How Do I Alarm My Fence Gate?
You can alarm your fence gate by programming an outdoor contact with your alarm panel, mounting the contact to your fence gate, and arming your system. If someone opens your fence gate, the sensor will notify the panel. You can configure the sensor to cause a system alarm when this happens.
Complete the following steps to alarm your fence gate:
1. Enroll a sensor. You will first need to program the door and window contact that will be used on your fence. Since your fence is probably outside, you will most likely want the sensor to be wireless and suitable for outdoor use. A great sensor to use for this purpose is the Honeywell 5816OD. But keep in mind that this sensor operates at 345 MHz, and it will only work with Alarm Systems that accept this frequency. Some systems that accept the 345 MHz frequency include Honeywell Systems, 2GIG Systems and the IQ Panel 2 Plus with 345 MHz Receiver. If your system does not accept the 345 MHz frequency, then you will need to use a different sensor.
Once you find a compatible sensor, you must program the sensor to your system. The exact steps for this will vary between different panels. But the process typically involves accessing zone programming using the system's Installer Code, putting the system into its wireless enrollment mode, and then faulting the sensor by separating the sensor from its magnet to learn it in. Some systems will require faulting the sensor three times to learn it in, and it should beep to confirm that it has been enrolled. The sensor's Serial Number should be displayed on the screen once it has been enrolled.
2. Configure the zone. The user will then need to configure the settings for the zone. This will determine how the system will respond when the fence gate is opened, and the sensor is faulted. Most systems will have options for causing an immediate alarm or giving the user a predetermined entry delay period to disarm the system before an alarm will occur. For example, on a Honeywell System, a Response Type of Perimeter will trigger an immediate alarm if the sensor is faulted while the system is armed. But a Response Type of Entry/Exit will give the user an opportunity to disarm the system within the entry delay period if the sensor is faulted while the system is armed. Follow the instructions specific to your panel when programming the sensor. Make sure all of the settings have been configured appropriately before continuing.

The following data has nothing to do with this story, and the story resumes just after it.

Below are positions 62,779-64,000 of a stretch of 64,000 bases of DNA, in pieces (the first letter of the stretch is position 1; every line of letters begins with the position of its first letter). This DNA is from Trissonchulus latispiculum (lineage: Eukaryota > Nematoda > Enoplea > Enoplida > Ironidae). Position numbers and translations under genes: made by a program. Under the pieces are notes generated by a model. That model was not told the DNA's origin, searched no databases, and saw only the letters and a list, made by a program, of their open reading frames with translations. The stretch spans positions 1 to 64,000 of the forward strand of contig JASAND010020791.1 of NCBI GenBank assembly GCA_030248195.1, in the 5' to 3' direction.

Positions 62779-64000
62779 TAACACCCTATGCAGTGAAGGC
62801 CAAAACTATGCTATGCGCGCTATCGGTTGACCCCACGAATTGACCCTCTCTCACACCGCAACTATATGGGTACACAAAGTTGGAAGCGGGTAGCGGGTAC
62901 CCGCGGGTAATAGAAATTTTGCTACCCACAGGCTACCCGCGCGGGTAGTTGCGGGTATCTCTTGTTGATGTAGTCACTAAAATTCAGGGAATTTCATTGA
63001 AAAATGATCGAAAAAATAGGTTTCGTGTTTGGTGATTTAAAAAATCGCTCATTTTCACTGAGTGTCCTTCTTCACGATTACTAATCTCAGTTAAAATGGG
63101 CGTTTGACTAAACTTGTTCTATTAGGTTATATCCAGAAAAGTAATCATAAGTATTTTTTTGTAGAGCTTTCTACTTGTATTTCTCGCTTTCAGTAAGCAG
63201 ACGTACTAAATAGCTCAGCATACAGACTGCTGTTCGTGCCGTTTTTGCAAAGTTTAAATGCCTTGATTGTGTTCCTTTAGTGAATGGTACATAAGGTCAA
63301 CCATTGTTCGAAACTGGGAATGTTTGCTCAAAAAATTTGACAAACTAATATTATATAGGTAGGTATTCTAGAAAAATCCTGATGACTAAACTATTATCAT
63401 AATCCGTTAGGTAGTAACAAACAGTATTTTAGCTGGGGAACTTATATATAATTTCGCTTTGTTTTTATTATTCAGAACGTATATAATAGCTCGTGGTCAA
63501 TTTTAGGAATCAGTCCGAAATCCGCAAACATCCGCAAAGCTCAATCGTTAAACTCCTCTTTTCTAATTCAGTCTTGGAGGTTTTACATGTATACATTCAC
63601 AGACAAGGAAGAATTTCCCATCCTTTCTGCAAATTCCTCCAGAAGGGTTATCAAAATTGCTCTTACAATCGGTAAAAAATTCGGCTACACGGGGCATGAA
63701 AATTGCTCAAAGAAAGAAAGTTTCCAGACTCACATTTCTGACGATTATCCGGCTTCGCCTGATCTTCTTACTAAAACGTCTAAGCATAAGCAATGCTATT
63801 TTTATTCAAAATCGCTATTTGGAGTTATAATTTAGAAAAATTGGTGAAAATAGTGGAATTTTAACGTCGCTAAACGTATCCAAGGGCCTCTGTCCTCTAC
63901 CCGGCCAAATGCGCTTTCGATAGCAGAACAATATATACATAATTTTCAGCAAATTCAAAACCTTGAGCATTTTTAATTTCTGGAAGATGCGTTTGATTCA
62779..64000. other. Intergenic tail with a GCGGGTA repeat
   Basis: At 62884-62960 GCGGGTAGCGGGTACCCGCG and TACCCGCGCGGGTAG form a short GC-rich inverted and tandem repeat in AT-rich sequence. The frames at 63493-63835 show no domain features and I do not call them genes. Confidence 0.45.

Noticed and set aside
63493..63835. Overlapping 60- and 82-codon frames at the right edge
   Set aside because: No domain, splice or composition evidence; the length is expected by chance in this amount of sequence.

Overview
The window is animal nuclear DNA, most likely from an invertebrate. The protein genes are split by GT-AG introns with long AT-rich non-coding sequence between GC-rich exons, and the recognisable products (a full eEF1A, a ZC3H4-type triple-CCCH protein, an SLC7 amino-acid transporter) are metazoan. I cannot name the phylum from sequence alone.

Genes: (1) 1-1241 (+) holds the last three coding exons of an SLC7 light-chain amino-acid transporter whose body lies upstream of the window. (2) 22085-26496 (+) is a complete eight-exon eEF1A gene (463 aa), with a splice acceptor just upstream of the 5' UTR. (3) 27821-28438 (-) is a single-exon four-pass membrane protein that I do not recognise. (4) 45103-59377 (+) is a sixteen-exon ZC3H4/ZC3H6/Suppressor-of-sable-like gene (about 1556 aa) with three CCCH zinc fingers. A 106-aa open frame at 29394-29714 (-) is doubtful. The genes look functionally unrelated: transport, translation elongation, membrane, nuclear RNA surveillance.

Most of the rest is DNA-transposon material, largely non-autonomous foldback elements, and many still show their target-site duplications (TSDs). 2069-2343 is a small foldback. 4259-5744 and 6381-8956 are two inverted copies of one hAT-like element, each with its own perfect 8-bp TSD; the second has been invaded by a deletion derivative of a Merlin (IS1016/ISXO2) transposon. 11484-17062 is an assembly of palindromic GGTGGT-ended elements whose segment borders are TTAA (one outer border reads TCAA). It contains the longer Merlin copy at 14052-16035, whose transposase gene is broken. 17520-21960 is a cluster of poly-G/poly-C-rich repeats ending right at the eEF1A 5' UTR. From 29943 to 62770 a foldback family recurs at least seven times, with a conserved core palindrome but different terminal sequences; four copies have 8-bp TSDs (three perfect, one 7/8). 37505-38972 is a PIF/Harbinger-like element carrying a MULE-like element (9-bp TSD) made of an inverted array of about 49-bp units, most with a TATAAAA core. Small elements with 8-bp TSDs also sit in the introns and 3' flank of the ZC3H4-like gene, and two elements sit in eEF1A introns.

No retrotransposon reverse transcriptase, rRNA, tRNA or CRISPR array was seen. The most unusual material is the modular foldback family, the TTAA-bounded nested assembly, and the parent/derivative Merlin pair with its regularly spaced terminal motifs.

3. Mount the sensor. Take the sensor you programmed and its corresponding magnet and mount it to the fence gate. In most cases, the sensor and magnet will both be screwed to the fence gate. The sensor should be mounted as close as possible to the magnet for proper operation, usually within an inch. The sensor should be installed on the stationary portion of the fence, while the magnet should be installed on the moving portion of the gate. This way, if the fence is ever shut with excessive force, the sensor will be less likely to break. Make sure that the sensor and magnet are as close together as possible, since otherwise the system may not recognize when the fence is closed. You may want to test the sensor on the system before permanently mounting.
4. Arm your system. Once you arm your system, your fence gate should become protected. If anyone opens your fence gate, an alarm will occur on your system, depending on its programming settings. It may be helpful to put your system on test mode and perform a test to make sure that your system responds the way you want it to when the sensor is activated.
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